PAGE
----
“Wet Dream” is a reflection of that. I wrote it in a situation when I was pretty depressed, and I think it reflects that pretty well. But I’m also into multiple interpretations. So you can see it as a teenager trying to profess his love to someone and not wanting them to leave. I really like playing with interpretation. It’s like giving riddles to people. But they don’t necessarily have to get what I’m going for. They can get whatever they want.
AP: What are the ways you play with that idea on the EP’s other tracks?
HB: “Secret Tape” is very direct. It’s teenage lust and very upfront about it. I’d never done something that sexualized. We’re working on a video for that. Then there’s “Live For You.” That was the first single. I really enjoyed making it because I proved to myself I could make a really heartfelt love song for Liv [Slaughter].
I was heavily influenced by the New Edition biopic. It’s amazing, but it’s super long. It’s pretty interesting because I grew up in Boston, and they’re from around here. But they were very close to my family. They grew up together. Just seeing them blow up like that and be on Michael Jackson-level was crazy to me. Then seeing the biopic just reinvigorated the feeling in me to where I want to push my voice as much as I can. I’m gonna make a song that’s super-simple, two chords, and just belt it out.
I love talking about “Santa Monica,” it’s just such a wild story. It’s another instance of interpretation. You can take it pretty literally, like “yesterday I got too high.” We were on Santa Monica Beach. We went to the pier on a Sunday, and it was super-packed, and I was super uncomfortable, so we left. But as we were going back, we saw this guy with a gaping head wound, eyes rolling back in his head, but his friends were just around him chilling like it’s cool. Then we saw a guy have a seizure. I don’t know if he was okay.
AP: Okay, wow, I definitely didn’t pick up on that. It sounds like a groovy beach song, but it’s much darker than that.
HB: Then we saw a dude on the beach literally praying to the sun. That’s where the hook comes from. I’m really happy with how the EP sounds. “The Trip” was another track from about 10 years ago. It was a weird shoegaze track when I first made it. Then I got my boy Tyler and my boy Kaan [Erbay] on it and they made it a little more Radiohead-ish, and I really like that.
AP: You’ve done a lot of film, directing music videos for yourself and others. Where do you see that intersection of film and music?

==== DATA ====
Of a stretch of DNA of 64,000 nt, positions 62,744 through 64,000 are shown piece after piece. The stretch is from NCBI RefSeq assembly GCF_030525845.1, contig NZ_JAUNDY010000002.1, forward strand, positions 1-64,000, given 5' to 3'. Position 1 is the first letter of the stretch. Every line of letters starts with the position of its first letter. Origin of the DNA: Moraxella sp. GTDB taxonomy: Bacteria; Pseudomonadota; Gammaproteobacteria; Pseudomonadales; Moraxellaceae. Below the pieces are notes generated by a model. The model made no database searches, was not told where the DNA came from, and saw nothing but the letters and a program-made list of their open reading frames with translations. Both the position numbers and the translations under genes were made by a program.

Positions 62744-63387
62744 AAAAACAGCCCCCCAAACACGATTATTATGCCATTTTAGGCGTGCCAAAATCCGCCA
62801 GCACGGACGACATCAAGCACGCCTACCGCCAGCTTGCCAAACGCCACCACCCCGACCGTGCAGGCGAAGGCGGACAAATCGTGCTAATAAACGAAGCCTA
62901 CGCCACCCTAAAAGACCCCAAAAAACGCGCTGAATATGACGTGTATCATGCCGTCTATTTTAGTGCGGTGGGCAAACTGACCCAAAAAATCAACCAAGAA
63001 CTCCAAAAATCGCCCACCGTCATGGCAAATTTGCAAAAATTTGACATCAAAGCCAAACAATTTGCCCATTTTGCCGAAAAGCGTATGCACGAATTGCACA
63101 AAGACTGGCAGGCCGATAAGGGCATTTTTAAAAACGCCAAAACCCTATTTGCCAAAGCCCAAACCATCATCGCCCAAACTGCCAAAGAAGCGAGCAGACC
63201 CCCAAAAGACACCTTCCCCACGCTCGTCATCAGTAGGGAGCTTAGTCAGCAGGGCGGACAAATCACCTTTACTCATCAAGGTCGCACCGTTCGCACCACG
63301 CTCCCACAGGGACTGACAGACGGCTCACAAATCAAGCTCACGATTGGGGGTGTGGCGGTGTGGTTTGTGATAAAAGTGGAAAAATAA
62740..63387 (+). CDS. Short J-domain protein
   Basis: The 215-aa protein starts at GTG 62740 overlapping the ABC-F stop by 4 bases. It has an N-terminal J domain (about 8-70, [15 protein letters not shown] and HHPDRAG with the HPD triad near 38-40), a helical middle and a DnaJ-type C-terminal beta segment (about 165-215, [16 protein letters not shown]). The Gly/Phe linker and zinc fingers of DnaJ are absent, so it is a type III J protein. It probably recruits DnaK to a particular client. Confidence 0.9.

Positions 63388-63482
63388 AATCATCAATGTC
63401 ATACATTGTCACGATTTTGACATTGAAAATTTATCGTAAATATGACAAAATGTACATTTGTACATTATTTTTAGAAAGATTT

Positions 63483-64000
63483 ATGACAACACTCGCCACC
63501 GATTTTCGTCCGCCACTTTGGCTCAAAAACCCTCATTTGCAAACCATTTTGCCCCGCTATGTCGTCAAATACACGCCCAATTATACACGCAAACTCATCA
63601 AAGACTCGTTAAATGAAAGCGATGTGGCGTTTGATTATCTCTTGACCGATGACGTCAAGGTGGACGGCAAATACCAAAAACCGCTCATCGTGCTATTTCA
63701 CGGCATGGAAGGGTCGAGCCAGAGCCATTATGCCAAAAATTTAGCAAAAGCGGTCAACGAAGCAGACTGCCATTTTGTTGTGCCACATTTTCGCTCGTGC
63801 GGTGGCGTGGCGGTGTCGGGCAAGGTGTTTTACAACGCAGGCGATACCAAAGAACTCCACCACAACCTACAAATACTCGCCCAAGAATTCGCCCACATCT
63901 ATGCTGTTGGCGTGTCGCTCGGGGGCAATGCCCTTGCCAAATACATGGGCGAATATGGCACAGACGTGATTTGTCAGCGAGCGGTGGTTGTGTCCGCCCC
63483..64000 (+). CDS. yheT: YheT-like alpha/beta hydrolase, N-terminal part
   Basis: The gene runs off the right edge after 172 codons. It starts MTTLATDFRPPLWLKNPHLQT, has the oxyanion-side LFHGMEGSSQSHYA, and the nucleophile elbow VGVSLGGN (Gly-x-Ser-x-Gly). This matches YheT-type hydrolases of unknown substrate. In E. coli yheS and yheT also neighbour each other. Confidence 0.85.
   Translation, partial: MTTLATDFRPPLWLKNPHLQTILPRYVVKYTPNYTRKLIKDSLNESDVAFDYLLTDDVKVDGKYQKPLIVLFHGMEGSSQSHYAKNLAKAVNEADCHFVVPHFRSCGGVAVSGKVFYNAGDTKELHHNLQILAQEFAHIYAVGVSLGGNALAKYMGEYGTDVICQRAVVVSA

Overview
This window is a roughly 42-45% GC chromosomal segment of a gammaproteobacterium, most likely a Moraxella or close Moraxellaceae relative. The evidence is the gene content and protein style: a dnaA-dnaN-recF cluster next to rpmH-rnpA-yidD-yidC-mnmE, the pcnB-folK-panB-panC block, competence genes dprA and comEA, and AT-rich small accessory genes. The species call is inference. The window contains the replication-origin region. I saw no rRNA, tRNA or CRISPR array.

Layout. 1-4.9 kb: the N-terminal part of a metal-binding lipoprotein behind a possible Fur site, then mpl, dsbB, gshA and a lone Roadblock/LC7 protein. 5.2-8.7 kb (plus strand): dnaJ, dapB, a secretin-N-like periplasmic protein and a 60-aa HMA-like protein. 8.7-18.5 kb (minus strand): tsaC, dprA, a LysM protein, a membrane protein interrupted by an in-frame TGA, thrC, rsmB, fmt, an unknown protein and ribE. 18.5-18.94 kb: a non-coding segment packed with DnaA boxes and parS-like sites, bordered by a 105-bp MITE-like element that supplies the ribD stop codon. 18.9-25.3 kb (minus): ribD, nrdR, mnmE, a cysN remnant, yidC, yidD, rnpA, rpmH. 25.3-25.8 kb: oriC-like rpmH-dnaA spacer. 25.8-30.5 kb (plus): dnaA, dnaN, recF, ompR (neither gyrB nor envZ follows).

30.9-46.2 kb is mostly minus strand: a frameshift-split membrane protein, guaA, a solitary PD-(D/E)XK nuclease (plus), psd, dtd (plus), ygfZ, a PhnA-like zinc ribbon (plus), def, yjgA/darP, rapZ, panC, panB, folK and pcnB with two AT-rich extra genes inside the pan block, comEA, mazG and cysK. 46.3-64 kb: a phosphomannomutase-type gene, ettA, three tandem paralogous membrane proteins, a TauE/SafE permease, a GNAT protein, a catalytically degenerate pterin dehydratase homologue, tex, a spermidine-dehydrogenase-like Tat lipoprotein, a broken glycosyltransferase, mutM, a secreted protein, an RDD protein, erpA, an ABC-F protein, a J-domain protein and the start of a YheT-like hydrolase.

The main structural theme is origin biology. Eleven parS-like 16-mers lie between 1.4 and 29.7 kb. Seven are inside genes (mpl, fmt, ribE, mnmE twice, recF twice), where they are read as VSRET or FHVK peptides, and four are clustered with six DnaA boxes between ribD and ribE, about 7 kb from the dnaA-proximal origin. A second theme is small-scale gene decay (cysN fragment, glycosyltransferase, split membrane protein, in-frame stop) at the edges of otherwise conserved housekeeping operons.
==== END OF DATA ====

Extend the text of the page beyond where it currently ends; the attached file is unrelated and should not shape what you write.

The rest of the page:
HB: I definitely want to get into directing feature films at some point. That’s something I’ve always wanted to do since I was like a baby. Seeing Toy Story as a kid, I was like, “I wanna make a movie!” I think the intersection of film and music is a very important part of life.
AP: How easy is it for you to step back from a song or a visual piece and see the bigger picture of how to connect the two?
HB: When I’m writing songs, I’m already thinking of visuals for it. What the visual is for that song. “Santa Monica” sounds like a sunny beach. “Wet Dream” kind of sounds like a school night to me. A lot of dark greens and purples. I think of a lot of tones, too. Colors and tones. The sound tones kind of go together for me. “Wet Dream” is very blue and purple and green. But so is “Live For You.” “Secret Tape” is very red. I try to think of a visual component while I’m making the music. When I’m making a song, it’s like I’m directing a movie. Kind of like the same way Stanley Kubrick really intricately makes a whole universe in a film, I try to create that in a song.
AP: How do you craft those darker layers underneath a song?
HB: I always leave more for someone who’s paying a little more attention. That’s something I’ve always liked about music. I would listen to bands and hear more in it as I listened to it. I listened to music obsessively when I was little. All I could do was listen to the same five albums while I was going to school. I’d hear the same things but then I’d hear something different that one time, or I’d find a different meaning to the lyrics that one time. And that really stuck with me.
AP: On the EP, did you handle all the recording yourself?
HB: I played everything myself. I wanted to make it stripped down, but also maximalist. “Wet Dream” is like that. It has a lot of my teenage influence. I was obsessed with Incubus when I was little. If you listen to it again, it’ll sound like that. But if you listen to it another way, it’ll sound like a Police song.
AP: Moving forward, will you keep digging up new tracks, or try to make something entirely new? Try to balance between those two ends?
HB: Definitely a balance. I’ve already been doing it, looking back at things I’ve made in the past. It’s still pretty good, but the production quality’s not quite there. I didn’t know how to mix. But the melodies are really good, and I can turn that into something else. But at the same time, I do want to push forward too. That doesn’t mean I can’t push forward with the old stuff and just re-imagine it; but at the same time, I do want to make some completely new stuff. I also want to write for more people, and I can still channel that old stuff into new things, be it film scoring or video game scoring. I’ve always wanted to score a video game.
AP: You’ve produced a lot for other artists in the past. How do you find that compared to pursuing things under your own name?